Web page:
The Library of History

Page 40

Page 40 how, and the value of his damage sustain'd. On the other side the Defendant or the Party accus'd, after a Copy had of his Adversaries Libel, answered in Writing to every particular, either by denying or justifying, or pleading something in mitigation of Damages. Then the Plaintiff reply'd in Writing, and the Defendant rejoyn'd. After the Litigants had thus twice exhibited their Libels, it was then the part of the Thirty Judges to consider amongst themselves of the Judgment to be pronounc'd, and incumbent upon the President to turn the Essigies of Truth towards one of the Litigants. And this was the usual manner of Proceedings in their Courts of Justice among the Egyptians. For it was judg'd, that by the Harangues of Lawyers, a Cloud was cast upon the Truth and Justice of the Cause; inasmuch as the Arts of Rhetoricians, the jugling Tricks of Dissemblers, and the Fears of them that are like to be overthrown in their Cause, have wrought upon many to wave the strictness of the Law, and to turn aside from the Rule of Justice and Truth: And indeed its often found by experience, that Offenders brought to the Bar of Justice by the help of a cunning Orator, or their own Rhetorical Flourishes (either through a Fallacy put upon the Court, or taking Insinuations, or melting Compassions wrought by the Speaker in the Judge) have escap'd: Therefore the Egyptians concluded, that if all the Accusation was put into Writing, and consideration had barely of what was there set down, the Sentence would be more exact and just. And so by that means crafty and ingenious Fellows would be no more favour'd, than those that were more dull, nor the experienc'd Artist more than those that were ignorant and unskilful, nor the audacious Liar more than those that are modest and sincere; but all would have equal Justice, in regard sufficient time was allow'd by the Law, both for the Parties to answer each other, and for the Judges to consider and give Judgment upon the Allegations of both sides.

And since now we are come to mention the Laws, we conceive it will not be foreign from our History to give an account of such Laws of the Egyptians as are either remarkable for their Antiquity, or strange and different from all other, or that may be any way useful and profitable to the studious Readers.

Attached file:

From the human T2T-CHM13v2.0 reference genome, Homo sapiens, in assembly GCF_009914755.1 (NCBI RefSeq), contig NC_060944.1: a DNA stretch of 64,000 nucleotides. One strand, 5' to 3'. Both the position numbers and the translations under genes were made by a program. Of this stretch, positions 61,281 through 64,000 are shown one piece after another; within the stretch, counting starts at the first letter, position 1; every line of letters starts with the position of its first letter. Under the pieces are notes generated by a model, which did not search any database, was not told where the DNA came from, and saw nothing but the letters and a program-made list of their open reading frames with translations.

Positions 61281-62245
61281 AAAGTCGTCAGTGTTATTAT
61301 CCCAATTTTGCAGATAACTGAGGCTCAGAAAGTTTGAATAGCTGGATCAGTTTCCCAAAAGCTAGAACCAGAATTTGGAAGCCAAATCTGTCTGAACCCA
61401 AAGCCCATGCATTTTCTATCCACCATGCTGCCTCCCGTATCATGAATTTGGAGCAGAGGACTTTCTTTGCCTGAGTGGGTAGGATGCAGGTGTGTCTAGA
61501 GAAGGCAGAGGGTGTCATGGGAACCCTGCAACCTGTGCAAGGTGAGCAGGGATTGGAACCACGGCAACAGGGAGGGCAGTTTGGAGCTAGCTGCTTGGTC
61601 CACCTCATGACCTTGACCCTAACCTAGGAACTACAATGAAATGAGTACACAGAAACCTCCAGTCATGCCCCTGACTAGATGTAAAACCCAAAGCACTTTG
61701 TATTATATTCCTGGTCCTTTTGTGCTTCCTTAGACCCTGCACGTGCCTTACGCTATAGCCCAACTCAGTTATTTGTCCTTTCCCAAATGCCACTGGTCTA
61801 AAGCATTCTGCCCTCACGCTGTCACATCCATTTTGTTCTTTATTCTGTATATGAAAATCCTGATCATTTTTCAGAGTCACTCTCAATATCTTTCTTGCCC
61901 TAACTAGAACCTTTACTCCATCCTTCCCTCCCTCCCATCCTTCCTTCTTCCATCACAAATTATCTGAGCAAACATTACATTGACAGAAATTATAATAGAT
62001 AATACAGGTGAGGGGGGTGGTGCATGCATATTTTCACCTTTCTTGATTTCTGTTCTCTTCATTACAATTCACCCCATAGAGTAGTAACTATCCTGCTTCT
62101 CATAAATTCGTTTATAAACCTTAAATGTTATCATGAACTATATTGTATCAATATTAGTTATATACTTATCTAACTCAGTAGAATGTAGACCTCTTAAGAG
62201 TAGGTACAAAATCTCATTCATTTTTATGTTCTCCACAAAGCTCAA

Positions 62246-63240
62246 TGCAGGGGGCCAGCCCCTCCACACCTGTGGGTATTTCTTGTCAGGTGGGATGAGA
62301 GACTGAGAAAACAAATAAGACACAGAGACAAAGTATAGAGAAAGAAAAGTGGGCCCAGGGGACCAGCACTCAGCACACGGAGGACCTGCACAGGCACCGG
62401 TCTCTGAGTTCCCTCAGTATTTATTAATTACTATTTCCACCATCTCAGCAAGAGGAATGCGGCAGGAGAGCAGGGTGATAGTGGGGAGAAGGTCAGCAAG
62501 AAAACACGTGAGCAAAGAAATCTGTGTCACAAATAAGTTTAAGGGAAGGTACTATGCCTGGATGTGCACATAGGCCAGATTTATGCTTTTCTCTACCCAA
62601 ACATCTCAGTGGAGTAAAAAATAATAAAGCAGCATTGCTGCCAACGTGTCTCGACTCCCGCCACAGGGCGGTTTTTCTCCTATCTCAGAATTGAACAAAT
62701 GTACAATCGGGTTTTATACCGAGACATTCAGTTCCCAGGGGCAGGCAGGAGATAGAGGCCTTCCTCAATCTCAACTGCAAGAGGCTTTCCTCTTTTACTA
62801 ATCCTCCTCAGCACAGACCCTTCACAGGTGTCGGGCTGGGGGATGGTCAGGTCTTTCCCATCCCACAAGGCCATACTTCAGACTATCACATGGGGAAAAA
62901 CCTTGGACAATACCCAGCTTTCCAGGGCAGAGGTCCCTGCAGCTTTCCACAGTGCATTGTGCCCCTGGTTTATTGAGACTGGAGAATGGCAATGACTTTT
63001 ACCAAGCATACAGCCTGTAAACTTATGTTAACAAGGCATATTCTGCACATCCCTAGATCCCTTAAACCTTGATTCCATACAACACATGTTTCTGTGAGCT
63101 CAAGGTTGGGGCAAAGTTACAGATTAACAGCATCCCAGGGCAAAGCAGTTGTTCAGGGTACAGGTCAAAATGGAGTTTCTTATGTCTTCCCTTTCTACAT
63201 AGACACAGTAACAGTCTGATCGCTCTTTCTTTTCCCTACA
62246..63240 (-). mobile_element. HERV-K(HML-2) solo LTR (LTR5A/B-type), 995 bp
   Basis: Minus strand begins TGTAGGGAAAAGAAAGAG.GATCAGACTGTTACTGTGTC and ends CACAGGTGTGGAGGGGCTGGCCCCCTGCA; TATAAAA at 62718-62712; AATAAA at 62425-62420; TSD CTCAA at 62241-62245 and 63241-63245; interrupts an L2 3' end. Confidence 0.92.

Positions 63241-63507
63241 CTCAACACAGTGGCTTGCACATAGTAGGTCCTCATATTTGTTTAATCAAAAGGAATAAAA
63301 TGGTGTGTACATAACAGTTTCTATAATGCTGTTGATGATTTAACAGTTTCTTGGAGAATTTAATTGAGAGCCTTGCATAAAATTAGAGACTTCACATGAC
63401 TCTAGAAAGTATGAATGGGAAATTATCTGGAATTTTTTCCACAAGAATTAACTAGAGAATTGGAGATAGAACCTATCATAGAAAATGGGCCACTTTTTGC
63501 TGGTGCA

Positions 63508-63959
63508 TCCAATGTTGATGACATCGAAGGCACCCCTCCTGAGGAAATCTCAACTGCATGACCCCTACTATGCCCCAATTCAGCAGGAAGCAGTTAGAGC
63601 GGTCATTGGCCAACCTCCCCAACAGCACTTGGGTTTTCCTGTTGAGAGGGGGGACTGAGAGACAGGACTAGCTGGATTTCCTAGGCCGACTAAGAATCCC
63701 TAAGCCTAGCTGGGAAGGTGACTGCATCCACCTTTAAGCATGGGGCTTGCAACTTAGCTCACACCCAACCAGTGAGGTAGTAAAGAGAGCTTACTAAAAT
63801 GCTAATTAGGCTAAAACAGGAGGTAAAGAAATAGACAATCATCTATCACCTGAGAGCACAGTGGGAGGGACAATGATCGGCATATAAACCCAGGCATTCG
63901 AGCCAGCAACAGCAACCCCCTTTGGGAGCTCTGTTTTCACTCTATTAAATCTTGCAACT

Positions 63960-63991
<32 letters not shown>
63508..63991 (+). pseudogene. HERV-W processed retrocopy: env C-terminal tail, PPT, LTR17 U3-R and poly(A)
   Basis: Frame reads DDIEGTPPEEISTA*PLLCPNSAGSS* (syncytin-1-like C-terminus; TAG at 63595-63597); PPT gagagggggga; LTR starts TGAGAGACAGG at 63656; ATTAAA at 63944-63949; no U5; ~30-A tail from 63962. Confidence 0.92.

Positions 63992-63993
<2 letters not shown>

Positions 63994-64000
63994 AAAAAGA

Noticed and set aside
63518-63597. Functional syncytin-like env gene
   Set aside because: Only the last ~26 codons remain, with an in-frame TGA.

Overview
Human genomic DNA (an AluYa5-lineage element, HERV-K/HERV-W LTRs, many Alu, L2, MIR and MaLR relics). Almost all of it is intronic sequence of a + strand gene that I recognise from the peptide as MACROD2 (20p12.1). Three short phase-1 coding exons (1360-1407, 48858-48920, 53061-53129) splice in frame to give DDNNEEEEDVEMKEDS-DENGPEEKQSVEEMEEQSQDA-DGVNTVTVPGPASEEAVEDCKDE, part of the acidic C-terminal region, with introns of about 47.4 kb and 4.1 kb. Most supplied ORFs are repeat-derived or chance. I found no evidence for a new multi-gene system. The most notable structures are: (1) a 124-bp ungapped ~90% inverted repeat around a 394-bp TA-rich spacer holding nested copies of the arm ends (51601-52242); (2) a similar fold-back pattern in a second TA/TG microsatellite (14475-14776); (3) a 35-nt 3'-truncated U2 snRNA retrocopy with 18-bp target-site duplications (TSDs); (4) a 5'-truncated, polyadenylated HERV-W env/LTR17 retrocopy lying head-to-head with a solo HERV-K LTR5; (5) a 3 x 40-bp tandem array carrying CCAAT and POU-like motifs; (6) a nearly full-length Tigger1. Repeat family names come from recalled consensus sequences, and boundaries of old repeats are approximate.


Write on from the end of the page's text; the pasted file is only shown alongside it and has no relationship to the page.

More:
1. And in the first place, those were to dye who were guilty of Perjury, being such as committed the Two greatest Crimes; that is, Impiety towards the Gods, and Violation of Faith and Truth, the strongest Band of Humane Society.

2. If any upon the Road saw a Man likely to be kill'd, or to be violently assaulted, and did not rescue him if he were able, he was to dye for it. And if in truth he were not able to defend him, yet he was bound to discover the Thieves, and to prosecute them in a due Course of Law. If he neglected this, he was according to the Law to be scourg'd with a certain number of Stripes, and to be kept without Food for Three Days together.

3. False Accusers were to suffer the same Punishment as those whom they falsly accus'd were to have undergone, if they had afterwards been convicted of the Offence.

4. All the Egyptians were injoyn'd to give in their Names in Writing, to the Governors of the Provinces, shewing how and by what means, they got their Livelihood. He that gave a false Account in such case, or if it appear'd he liv'd by Robbery, or any other unjust course, he was to dye; which Law it's said Solon brought over out of Egypt into Athens.

5. He that wilfully kill'd a Freeman; nay, a very Bondslave, was by the Law to dye; thereby designing to restrain Men from wicked Actions, as having no respect to the state and condition of the Person suffering, but to the advis'd act of the Offender; and by this care of Slaves, Men learnt that Freemen were much less to be destroy'd.

6. Parents that kill'd their Children, were not to dye, but were forc'd for Three Days and Nights together to hug them continually in their Arms, and had a Guard all the while over them, to see they did it; for they thought it not fit that they should dye, who gave Life to their Children; but rather that Men should be deterr'd from such Attempts by a Punishment that seem'd attended with Sorrow and Repentance.

7. But for Patricides, they provided a most severe kind of Punishment: For those that were convicted of this Offence, were laid upon Thorns, and burnt alive after that they had, first mangl'd the Members of their Bodies with sharp Canes, Piece-meal about the bigness of a Man's Thumb. For they counted it

Bibliotheca Historica

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